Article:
Case Study #1: Better.com Doesn’t Live up to its Name

By Kristin Ignacz, 2022

The Case

Vishal Garg is the founder and CEO of the digital mortgage company Better.com (Towey, 2021). The Better.com website encourages users to call and get pre-approved for a mortgage in as little as three minutes. Unfortunately, that is not the only task the Better.com CEO thinks should take three minutes. On November 25, 2021, Garg fired 900 staff members over a Zoom call of the same length (Butterfield, 2021).

Even though Better.com had just received $750 million as part of a merger deal, Garg blamed the changing market and low productivity as reasons for layoffs (Feuer, 2021). He unsympathetically announced on the Zoom call that Better.com needed to reduce its staff so the company could survive and to fulfil its mission within a changing market (Feuer, 2021). The key message that his terminated staff heard was: You are fired because the finances of the company are more important than you are. Garg wished his employees luck before their workstations shut down and their immediate termination began (Azevedo, 2021).

Garg’s layoffs also sent a clear message of expendability to a secondary audience: his remaining employees. To drive this message home, Garg initiated a townhall meeting with his remaining employees the following day. The key message to his staff was to work harder or they too would be fired. He established a “Better 2.0 plan” with a “leaner, meaner, hungrier workforce” (Towey, 2021), where his staff would be heavily monitored and where failure was unacceptable.

Public Relations Failures

In both meetings with his employees, Garg made the critical mistake of ignoring his dependency on a critical resource: his employees. From a public relations perspective, he failed to see that his employees were potentially the most important public, even more than his customers and stockholders (Guth & March, 2007, p. 57).

Garg made countless public relations mistakes during both employee meetings:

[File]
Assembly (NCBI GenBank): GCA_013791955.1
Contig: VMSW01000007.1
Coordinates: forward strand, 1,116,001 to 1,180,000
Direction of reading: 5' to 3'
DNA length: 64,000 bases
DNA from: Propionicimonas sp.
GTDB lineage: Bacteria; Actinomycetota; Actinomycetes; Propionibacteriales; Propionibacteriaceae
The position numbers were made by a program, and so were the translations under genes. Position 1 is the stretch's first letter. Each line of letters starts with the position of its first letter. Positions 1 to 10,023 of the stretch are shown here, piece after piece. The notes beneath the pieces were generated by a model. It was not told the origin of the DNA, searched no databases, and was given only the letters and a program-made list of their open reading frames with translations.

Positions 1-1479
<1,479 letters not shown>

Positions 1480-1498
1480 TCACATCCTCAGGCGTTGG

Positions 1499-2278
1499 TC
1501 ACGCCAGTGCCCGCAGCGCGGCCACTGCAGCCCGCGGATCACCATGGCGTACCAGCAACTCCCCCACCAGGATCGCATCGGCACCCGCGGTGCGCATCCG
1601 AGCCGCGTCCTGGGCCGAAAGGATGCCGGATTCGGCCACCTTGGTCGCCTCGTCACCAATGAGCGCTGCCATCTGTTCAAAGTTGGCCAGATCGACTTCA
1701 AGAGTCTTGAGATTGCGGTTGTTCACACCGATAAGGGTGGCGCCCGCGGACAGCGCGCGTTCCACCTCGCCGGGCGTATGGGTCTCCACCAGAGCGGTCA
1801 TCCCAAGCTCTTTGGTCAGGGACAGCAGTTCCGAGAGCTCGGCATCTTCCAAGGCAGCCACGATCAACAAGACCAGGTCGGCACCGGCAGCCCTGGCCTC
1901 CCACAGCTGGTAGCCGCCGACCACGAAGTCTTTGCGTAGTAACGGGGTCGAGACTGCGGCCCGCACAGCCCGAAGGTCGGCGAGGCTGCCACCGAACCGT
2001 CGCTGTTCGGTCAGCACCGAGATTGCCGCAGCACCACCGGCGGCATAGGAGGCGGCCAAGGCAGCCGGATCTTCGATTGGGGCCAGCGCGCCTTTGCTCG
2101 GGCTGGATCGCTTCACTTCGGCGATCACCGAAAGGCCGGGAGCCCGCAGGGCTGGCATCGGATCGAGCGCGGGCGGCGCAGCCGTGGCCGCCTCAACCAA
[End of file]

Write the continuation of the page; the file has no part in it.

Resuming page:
• During the Zoom call Garg assumed an “unapologetic tone” (Feuer, 2021) and his body language was casual and disengaged to demonstrate a lack of concern and duty of care for his employees. The three-minute length of the call also demonstrated disrespect.
  • During the townhall meeting, Garg’s threatening and devaluing messages to his remaining vulnerable employees demonstrated a complete lack of empathy and an unethical use of power.
  • Garg failed to recognize that the values of his employees were different than his own; his employees’ top priority was not the financial position or mission of the company, as it was for Garg. He failed to know his audience.
  • Garg’s egocentric one-way messages repeatedly used the words “I” and “the company” instead of making the meetings about “you”: his employees. He failed to prepare a better message or encode the message in a way that would be well received.
  • Garg was not transparent about the company’s major recent infusion of capital; telling his employees they were being terminated so the company can survive when the company just received $750 million was dishonest; the CFO of the company had received a $850,000 annual raise and Garg himself had received a $25 million bonus (Fluke, 2021).
  • The timing of the terminations was poorly planned and occurred exactly one month before Christmas, a practice most audiences would perceive as heartless.
  • Among those fired were the entire diversity, equity, and inclusion team (Butterfield, 2021), thereby sending the message that Better.com lacks corporate ethics or social responsibility.